The automotive tooling sector continued its slowdown in the second quarter, according to a report from Harbour Results Inc. and the Original Equipment Suppliers Association.
The Q2 2019 Automotive Tooling Barometer Survey also showed that capacity for automotive toolmakers hit its lowest level since 2016, when the survey first started to collect that metric.
Mold shop capacity utilization fell 4 percent to 74 percent in the second quarter from the first quarter, which itself represented a soft start to 2019, the report said. Die shop utilization also fell the same amount, from 74 percent to 70 percent in the same time frame.
And the report said that automotive program delays drove work on hold to a record high of more than 20 percent.
Based on those factors, the sentiment of tool shop owners dropped to 61 percent.
"During the first two quarters of 2019, the industry saw a decrease in utilization and a significant increase in work on hold," said Laurie Harbour, president and CEO of Harbour Results in Southfield, Mich. "With this challenging environment, we can expect shops to continue to struggle as the year progresses. This, coupled with the fact that Chinese tool shops continue to significantly underprice North American shops, [signals] we will likely see more layoffs and bankruptcies in the balance of the year."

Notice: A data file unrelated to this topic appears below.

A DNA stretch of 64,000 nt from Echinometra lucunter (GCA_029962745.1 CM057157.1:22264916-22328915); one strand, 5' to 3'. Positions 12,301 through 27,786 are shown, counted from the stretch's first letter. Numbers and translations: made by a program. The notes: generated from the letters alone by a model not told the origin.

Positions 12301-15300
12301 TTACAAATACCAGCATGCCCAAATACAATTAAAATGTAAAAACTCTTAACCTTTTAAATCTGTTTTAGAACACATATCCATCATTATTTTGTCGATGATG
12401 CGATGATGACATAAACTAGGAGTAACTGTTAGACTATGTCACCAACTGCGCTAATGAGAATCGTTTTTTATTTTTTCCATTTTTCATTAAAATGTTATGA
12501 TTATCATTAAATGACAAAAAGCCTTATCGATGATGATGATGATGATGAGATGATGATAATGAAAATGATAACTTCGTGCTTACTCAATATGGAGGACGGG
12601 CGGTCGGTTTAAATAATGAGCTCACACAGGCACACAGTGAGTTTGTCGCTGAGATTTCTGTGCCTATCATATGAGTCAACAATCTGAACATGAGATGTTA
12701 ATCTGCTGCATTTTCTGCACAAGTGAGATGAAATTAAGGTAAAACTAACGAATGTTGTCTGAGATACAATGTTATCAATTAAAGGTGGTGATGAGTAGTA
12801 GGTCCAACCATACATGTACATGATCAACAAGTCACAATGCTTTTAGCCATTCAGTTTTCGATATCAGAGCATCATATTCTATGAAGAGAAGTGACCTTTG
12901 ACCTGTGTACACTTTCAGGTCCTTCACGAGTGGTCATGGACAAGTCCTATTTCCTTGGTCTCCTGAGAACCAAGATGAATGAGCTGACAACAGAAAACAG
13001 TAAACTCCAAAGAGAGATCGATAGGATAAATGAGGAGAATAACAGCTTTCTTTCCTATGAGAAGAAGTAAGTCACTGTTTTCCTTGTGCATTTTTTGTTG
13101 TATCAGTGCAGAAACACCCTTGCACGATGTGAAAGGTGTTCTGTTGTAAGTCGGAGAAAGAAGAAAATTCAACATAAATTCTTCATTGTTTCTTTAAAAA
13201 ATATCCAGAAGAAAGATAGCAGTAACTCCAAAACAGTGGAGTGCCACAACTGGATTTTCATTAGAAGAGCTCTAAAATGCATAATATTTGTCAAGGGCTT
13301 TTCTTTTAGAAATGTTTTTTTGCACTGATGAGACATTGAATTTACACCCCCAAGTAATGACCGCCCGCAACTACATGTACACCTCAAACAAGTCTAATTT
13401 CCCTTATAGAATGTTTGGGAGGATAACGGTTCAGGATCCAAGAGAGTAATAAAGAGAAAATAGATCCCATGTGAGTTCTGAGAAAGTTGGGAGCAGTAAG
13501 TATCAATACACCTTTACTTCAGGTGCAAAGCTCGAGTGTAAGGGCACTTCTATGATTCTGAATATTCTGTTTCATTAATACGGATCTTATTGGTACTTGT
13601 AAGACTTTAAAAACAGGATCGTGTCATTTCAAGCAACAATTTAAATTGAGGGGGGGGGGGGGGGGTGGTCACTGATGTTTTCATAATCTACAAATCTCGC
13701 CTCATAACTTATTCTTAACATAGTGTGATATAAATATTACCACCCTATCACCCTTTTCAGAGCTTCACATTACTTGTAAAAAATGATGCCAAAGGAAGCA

As 2018 drew to a close, President Donald Trump's administration removed 25 percent tariffs on injection molds imported from China, exempting them from the U.S.-China trade wars for at least one year. The unexpected move came as more than 200 requests from plastics injection molding companies — many of them in the automotive supply chain — filed requests with the U.S. Trade Representative to exempt their specific mold imports.
U.S. mold makers had strongly supported the tariffs.